Alan Kluger, founding partner of a boutique litigation law firm in downtown Miami, is also an art aficionado.
“I’m an art guy, it’s what I do,” said the veteran courtroom attorney who, for more than 30 years, has traveled the world with his wife, retired Miami-Dade Circuit Judge Amy Dean, adding to their private collection of Contemporary Latin American art.
Now the lawyers at Kluger, Kaplan, Silverman, Katzen & Levine have transformed their office overlooking Biscayne Bay into an after-hours gallery and they donate the space for charity fundraisers.
Guests get guided tours of the artwork Kluger hand-picked from his collection and moved into his office.
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“We provide the wine and food, all they have to do is get a minimum gift,” Kluger said. “Essentially, we are teaching people how to raise money.”
Kluger first hosted an event for his grandkids’ school, The Gordon School of Beth David Congregation, where the parents’ association raised $2,000 with a minimum gift donation of $50.
“The buzz was so great for our school that people are already asking when we will do it again and we are planning a second event for the fall,” said associate Lisa Jerles, Kluger’s daughter and co-chair of the school parents’ association.
Since then, several nonprofit groups have approached the firm and are planning to host events in the fall.
Kluger turned to Carol Damian, former director of the Patricia and Phillip Frost Art Museum and art history professor at Florida International University, to record a brief description that will pop up using a QR code for each artwork.
“There is a wide variety of work. It’s a really interesting cross section, spanning in stylistic categories,” Damian said. “My job was to give them information and explain the premise of the artwork.”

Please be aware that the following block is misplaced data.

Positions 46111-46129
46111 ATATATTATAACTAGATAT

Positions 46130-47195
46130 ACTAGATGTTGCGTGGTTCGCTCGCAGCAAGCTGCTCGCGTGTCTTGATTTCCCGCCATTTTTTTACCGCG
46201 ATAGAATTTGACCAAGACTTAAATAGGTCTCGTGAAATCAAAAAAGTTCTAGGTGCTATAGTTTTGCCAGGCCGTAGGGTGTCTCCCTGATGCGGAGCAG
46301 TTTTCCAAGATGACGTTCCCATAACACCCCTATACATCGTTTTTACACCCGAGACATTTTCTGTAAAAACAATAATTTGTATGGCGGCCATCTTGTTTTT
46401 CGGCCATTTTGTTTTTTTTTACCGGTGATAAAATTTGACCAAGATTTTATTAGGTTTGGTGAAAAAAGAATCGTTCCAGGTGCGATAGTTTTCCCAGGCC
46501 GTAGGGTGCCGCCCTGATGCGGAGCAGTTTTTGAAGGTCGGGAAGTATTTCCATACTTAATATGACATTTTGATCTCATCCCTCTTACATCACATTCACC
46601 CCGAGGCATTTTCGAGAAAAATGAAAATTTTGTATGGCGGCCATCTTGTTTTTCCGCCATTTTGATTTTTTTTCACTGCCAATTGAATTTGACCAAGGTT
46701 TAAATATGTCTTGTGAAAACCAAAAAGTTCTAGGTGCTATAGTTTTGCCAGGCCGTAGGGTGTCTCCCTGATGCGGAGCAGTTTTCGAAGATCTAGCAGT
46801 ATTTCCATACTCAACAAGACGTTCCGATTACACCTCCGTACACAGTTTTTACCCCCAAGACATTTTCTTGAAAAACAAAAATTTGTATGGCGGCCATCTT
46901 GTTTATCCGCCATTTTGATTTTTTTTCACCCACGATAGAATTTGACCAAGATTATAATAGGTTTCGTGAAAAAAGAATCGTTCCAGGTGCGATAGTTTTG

The artwork on display is carefully spaced out in each hallway and conference room space in the firm, featuring artists from countries all over Latin America, including Cuba, Haiti, Chile Brazil and Argentina.
Some of the art featured, like Vision in Green, from Haitian-born painter and sculptor Edouard Duval-Carrié, includes underlying political commentary. Other pieces are more more abstract.
“This poor, beautiful spirit is not what she seems to be at all,” Damian said of the green goddess-like figure in Duval-Carrié’s piece. “When you get up close, you realize the markings on her body are leprosy and other plagues.”
The artwork varies in color, size, materials used, and some artists are still relatively unknown outside of their countries, but each piece reflects Kluger’s passion for learning about and understanding other cultures and realities.
For example, “you can tell by the choice in materials, where an artist is from and if they live in poverty,” said Kluger, who is adding more pieces for the next events the firm will host in September.
Damian, who is advising Kluger how to best curate the series of works that will be displayed, said she likes the idea of donating a private space and inviting members of the community to enjoy and appreciate unique artwork.
“Each work has a meaning that he [Kluger] wants us, as an outsider, to respond to,” Damian said. “The backstory is very important. This is how art can really move you.”